Diversity and Equality training in global organisations. The ethics and challenges of moral issues.

Everyone is equal. At least, in the eyes of the law. At least, in the Uk. Well, pretty much equal anyway. Or at least, we have been for the last few years. Unless you’re a woman of course. Or lesbian or gay. Nearly equal anyway, which is almost good enough yes?

Britain is a liberal democracy, and, for all our faults, generally supportive of equality. Sure, there are still glass ceilings for women in many professions, there is still bias around childcare and maternity and, for reasons relating to church and state, you can have a civil partnership if you’re gay, but not a ‘wedding’. There are still causes we need to fight for, and the final fights to win equality may, in some ways, be the hardest, but we have come a long way.

Attitudes to diversity and equality are, though, at heart, deeply personal issues. I have have strongly held views, but they are my views. You are entitled to your own, as is your boss, the postman or your financial advisor. In a liberal society, we relish and welcome this freedom.

The challenge can come when organisations carry out training around diversity and equality. For large corporates, it’s important that they set their flag in the ground, that they make clear the accepted company stance on these issues, but in real terms, this is hard to achieve. Many companies work across continents, raising complex challenges about cultural norms and accepted attitudes.

There are two strands to the question: legislative and cultural. Like it or not, legislative attitudes vary across countries and continents. Something that’s acceptable in one region is illegal in another. This is complex, but at least reasonably easy to deal with; organisations have to work within the local legislative regime (or actively choose to withdraw – Google take heed), so in terms of training, anything relating to the legal framework needs to be localised.

But training the legislation is kind of cheating. It’s avoiding the real attitudinal questions. And this is where things become more complex. You see, in our aforementioned liberal society, i respect different people’s rights to believe different things. As long as those views or related actions fall within the law, they are free to believe what they like. Legislation can provide protection and make it clear what’s illegal, but there is still a broad spectrum of opinion and belief that is legal, but divergent.

For example, people have a legal right and freedom to think that homosexuality is wrong. They don’t have the right to discriminate on the basis of someone’s sexuality, but if their religion or personal views lead them to this conclusion, they are entitled to feel that and to be protected by the full force of the law. Sure, i’m equally entitled to think they’re a homophobic bigot, but their right to believe what they want to believe, so long as that belief does not translate into illegal actions, is enshrined in law, and rightly so. You can legislate to protect the vulnerable, but you can’t legislate to change what people think. That’s a different battle, and that’s one of the risks of trying to train diversity and equality.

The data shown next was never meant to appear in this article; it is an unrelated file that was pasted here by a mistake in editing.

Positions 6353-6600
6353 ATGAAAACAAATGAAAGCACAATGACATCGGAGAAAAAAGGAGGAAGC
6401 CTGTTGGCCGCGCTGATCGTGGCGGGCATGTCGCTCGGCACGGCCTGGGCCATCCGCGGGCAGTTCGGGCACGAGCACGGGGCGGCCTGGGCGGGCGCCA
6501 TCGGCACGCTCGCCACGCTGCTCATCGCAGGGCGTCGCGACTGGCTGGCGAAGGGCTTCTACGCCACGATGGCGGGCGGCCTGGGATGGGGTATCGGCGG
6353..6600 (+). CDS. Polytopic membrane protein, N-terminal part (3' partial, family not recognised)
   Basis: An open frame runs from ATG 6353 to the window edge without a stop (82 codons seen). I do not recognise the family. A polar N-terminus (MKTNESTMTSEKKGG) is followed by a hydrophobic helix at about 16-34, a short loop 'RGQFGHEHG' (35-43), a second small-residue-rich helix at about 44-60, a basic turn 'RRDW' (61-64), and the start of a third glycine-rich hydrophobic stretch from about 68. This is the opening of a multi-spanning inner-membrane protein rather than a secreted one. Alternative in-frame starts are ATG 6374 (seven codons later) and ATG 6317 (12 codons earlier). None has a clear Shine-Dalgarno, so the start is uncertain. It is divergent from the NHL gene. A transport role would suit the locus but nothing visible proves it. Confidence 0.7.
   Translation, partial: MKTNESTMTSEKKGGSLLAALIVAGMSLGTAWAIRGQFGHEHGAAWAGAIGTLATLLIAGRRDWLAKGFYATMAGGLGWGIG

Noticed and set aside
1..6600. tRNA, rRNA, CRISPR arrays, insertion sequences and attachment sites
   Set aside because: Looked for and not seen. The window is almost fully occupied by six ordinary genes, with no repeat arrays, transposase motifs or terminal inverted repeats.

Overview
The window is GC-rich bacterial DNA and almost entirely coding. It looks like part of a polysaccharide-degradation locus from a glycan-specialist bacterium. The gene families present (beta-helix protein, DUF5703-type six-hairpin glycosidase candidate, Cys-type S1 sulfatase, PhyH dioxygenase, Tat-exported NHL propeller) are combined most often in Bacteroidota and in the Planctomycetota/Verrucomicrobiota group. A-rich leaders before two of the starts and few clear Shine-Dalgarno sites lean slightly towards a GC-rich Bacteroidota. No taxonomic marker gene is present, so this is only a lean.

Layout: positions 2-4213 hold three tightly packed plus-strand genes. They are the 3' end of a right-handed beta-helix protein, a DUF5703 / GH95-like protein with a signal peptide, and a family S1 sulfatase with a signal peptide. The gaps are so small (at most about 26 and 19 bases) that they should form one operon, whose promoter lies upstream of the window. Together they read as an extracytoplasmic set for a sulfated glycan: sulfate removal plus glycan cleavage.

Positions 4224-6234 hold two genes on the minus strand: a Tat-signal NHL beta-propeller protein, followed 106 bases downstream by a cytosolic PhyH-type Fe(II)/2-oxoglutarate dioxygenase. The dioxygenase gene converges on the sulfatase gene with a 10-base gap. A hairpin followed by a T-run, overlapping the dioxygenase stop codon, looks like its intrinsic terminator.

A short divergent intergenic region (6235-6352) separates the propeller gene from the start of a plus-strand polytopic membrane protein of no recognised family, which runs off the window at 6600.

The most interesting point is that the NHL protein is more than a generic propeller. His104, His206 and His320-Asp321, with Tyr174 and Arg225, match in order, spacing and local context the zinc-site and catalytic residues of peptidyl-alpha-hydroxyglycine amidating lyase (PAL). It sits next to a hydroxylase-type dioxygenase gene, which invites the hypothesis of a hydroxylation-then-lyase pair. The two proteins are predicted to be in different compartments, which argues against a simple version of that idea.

You see, at some level, by trying to ‘train’ people how to think and act, we are likely to easily stray into stereotyping and reinforcing views of ‘difference’. We run the real risk of telling people what to think, whilst in fact, what we should be doing is engaging with them on a personal level and seeing if, as a result of that engagement, they choose to change what they think.

The brave course of action is to let people speak and think for themselves. We have to ensure that we do, at least, present a variety of opinions, that we humanise issues, focusing on personal impacts more than legislative breaches, and that we present views in an open and honest way. Whilst it’s important to identify and show a clear framework that we expect people to work and behave within, it’s equally important to differentiate between that and telling people what to think. Doing that will only reinforce negative views.

The most effective work we have done in this field has been where we have let people tell their own stories, passionately, good and bad, and encouraged individuals to reflect on and think about them. We don’t tell them what to think, we just let them engage as individuals, one person to another.

Tolerance and acceptance of difference are only developed by exposure to different views and an emerging understanding of the fact that we are all, at heart, the equal. Simply presenting legislation or telling people how to behave is, at best, a cosmetic exercise.

The best way for us to nurture and support diversity and equality is through compassion and understanding, by welcoming difference in all things as part of the richness and depth of our society. How we act is driven by how we feel, and we all need to make these personal journeys, which will be easier is supported by tolerance.

About julianstodd

Author, Artist, Researcher, and Founder of Sea Salt Learning. My work explores the context of the Social Age and the intersection of formal and social systems.
This entry was posted in Diversity, Equality, Inclusivity and tagged , , , . Bookmark the permalink.

3 Responses to Diversity and Equality training in global organisations. The ethics and challenges of moral issues.

  1. Pingback: Fragments of Fairness: why every conversation counts | Julian Stodd's Learning Blog

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